Tax season is upon us once again. Our Government has worked hard over the last two years to deliver significant tax savings for all Canadians, especially for when we are all completing our individual income tax and benefit returns. For 2007, there are several new benefits and credits that can help reduce the amount of tax you pay. Our Government wants you to know about these many changes and I would like to use this week’s journal to make you aware of what’s available to you.
Firstly, there have been many changes made to the amounts used in calculating your federal non-refundable tax credits. The basic personal amount has increased to $9,600. Individuals with taxable income in 2007 up to this amount will not have to pay federal income tax. You may be able to claim the spouse or common-law partner amount if, at any time in the year, you supported your spouse or common-law partner and his or her net income for 2007 was less than $9,600. You may be able to claim an eligible dependant, if at any time in the year, you supported an eligible dependant whose net income was less than $9,600. You may also be able to claim $2,000 for each of your or your spouse’s or common-law partner’s children (born in 1990 or later), if they lived with you throughout 2007 and were under the age of 18 at the end of the year.
The Children’s Fitness Tax Credit is a new credit for the 2007 tax year. It is a non-refundable tax credit based on eligible fitness expenses paid by parents to register a child in a prescribed program of physical activity. The children's fitness tax credit allws parents claim up to $500 per year for eligible fitness expenses paid for each child who is under 16 years of age at the beginning of the year in which the expenses are paid.
The Public Transit Tax Credit is also new for 2007. Individuals can claim the the cost of monthly or longer duration public transit passes for travel within Canada. The cost of shorter duration passes can also be claimed if each pass entitles the user to unlimited travel for an uninterrupted period of at least five days and the user purchases enough of these passes so that they are entitled to unlimited travel for at least 20 days in any 28-day period. Individuals can also claim the cost of electronic payment cards when used to make at least 32 one-way trips during an unterrupted period not exceeding 31 days.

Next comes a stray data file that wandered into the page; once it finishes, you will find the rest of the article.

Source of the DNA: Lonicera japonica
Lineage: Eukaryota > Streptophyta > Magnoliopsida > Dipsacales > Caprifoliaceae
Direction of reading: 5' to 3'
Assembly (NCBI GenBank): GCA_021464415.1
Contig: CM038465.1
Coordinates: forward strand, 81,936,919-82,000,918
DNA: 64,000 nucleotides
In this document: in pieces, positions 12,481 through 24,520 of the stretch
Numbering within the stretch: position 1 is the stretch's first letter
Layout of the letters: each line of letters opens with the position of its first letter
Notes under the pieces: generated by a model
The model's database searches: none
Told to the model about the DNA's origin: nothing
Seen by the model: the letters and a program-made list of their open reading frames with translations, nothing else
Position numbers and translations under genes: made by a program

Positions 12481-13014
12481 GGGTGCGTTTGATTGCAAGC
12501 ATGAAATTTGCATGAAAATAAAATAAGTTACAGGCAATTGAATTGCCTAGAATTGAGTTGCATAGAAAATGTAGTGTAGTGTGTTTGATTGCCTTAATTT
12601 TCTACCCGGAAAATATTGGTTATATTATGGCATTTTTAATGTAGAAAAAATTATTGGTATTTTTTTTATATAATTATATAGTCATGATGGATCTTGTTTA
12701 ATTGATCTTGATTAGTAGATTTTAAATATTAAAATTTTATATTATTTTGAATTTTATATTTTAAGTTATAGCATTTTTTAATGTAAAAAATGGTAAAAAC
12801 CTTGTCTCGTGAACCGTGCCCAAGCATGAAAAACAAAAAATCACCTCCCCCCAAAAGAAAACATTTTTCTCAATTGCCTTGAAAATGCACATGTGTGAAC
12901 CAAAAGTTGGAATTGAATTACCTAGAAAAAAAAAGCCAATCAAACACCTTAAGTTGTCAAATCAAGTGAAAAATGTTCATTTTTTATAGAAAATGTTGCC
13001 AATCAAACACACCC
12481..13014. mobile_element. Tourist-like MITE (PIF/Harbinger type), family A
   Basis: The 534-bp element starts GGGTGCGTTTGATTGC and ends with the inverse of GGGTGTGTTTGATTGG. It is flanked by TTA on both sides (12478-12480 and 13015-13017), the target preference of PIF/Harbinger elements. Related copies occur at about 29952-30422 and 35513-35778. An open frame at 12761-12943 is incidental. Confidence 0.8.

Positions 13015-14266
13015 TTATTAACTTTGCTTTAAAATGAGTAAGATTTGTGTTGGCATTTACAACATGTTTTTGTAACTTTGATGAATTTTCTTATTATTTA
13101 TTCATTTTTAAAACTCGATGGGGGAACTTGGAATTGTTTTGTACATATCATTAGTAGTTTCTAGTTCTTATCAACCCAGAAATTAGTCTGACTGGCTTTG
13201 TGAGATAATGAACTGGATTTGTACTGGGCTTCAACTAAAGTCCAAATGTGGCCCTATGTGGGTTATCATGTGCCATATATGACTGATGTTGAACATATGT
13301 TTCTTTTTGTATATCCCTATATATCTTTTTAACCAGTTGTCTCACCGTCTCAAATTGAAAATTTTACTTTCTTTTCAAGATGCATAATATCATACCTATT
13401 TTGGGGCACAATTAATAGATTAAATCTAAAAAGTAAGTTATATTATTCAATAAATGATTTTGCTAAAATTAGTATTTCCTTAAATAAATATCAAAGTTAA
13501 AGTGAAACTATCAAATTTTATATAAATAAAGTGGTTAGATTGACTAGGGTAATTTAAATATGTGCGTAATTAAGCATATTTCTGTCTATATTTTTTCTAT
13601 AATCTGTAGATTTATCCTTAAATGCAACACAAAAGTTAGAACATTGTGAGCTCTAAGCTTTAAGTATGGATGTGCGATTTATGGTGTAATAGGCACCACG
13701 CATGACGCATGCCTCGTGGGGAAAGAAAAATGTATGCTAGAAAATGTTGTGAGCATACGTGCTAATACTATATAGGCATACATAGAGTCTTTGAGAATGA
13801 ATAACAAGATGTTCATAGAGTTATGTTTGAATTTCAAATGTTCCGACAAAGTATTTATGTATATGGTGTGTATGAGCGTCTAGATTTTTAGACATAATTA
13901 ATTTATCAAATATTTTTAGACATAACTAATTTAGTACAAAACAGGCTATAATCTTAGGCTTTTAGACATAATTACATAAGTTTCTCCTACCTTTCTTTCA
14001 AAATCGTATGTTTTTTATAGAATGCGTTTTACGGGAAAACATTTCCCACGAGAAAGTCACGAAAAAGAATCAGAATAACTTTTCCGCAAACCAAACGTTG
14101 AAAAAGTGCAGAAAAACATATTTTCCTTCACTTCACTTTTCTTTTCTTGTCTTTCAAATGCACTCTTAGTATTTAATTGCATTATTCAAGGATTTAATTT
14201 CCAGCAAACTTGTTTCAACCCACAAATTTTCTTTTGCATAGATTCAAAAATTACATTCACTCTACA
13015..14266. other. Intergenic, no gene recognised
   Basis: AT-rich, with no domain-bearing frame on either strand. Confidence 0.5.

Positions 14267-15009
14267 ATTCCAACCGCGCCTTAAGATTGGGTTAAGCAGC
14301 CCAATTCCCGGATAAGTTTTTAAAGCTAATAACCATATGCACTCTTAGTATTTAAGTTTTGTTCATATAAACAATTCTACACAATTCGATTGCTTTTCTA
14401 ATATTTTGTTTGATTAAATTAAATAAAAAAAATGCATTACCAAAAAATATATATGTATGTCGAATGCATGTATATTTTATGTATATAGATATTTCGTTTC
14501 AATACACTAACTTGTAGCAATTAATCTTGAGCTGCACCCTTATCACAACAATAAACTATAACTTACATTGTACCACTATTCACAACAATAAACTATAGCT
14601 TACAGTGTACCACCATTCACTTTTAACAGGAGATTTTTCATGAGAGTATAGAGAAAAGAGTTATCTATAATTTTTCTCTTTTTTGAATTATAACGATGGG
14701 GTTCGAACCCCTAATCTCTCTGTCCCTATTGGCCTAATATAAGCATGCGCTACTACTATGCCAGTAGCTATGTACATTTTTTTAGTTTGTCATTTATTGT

Another new change for the 2007 tax season is pension income splitting. Eligible individuals may be able to allocate up to half of their pension income that qualifies for the pension income tax credit to their lower-income spouse or common-law partner.
Long-haul truck drivers will also note a new change for 2007, as the deductible part of certain meal and beverage expenses incurred during an eligible travel period after March 18, 2007, has increased.
Senior citizens can also benefit from the increased age limit (from 69 to 71) for contributing to a Registered Retirement Savings Plan (RRSP).
Individuals and families with low incomes may be able to claim the Working Income Tax Benefit (WITB), which includes a supplement for individuals who are entitled to the Disability Tax Credit. Eligible individuals and families can also apply for advance payment of up to one half of their estimated 2008 WITB using Form RC201,
Working Income Tax Benefit Advance Payments Application for 2008.
For a full list of tax changes, please visit What’s New for 2007 on CRA’s website (www.cra.gc.ca) or see your General Incme Tax and Benefit Guide for 2007. For more information on tax topics, please feel free to call the individual income tax enquiries line at 1-800-959-8281.